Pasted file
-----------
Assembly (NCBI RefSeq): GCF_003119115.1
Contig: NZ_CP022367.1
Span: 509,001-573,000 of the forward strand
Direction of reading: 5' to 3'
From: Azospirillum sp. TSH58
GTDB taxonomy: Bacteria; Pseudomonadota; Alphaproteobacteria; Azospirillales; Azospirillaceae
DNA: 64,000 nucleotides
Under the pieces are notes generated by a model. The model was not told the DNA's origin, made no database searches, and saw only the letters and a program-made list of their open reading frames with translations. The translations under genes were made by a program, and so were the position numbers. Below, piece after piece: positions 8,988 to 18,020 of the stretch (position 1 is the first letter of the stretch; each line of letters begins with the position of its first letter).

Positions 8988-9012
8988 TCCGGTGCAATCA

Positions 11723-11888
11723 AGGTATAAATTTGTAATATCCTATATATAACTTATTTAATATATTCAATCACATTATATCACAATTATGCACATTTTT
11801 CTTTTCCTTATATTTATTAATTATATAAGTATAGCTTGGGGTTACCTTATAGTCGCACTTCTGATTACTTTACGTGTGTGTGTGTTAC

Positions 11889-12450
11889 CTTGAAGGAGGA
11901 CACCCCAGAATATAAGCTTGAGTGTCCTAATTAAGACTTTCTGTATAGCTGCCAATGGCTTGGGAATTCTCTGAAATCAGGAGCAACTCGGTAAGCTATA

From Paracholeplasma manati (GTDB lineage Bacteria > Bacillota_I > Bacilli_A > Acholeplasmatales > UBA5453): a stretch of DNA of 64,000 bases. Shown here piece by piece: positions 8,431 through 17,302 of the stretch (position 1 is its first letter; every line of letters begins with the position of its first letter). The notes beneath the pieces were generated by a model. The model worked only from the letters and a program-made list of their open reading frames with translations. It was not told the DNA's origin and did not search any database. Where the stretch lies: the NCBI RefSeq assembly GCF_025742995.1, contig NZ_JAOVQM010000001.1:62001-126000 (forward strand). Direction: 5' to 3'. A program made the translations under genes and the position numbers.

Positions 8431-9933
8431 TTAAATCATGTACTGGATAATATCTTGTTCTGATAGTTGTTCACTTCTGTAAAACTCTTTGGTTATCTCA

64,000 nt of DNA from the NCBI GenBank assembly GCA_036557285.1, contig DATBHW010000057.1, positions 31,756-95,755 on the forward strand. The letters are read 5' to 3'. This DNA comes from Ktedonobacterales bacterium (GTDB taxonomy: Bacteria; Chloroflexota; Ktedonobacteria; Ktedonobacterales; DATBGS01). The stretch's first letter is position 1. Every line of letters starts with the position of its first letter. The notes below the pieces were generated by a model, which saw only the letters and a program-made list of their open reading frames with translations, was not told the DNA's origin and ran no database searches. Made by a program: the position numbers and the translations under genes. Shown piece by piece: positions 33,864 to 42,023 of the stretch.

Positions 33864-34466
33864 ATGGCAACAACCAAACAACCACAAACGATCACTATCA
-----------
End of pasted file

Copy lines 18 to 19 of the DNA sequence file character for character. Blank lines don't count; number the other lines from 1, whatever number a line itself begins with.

Positions 8431-9933
8431 TTAAATCATGTACTGGATAATATCTTGTTCTGATAGTTGTTCACTTCTGTAAAACTCTTTGGTTATCTCA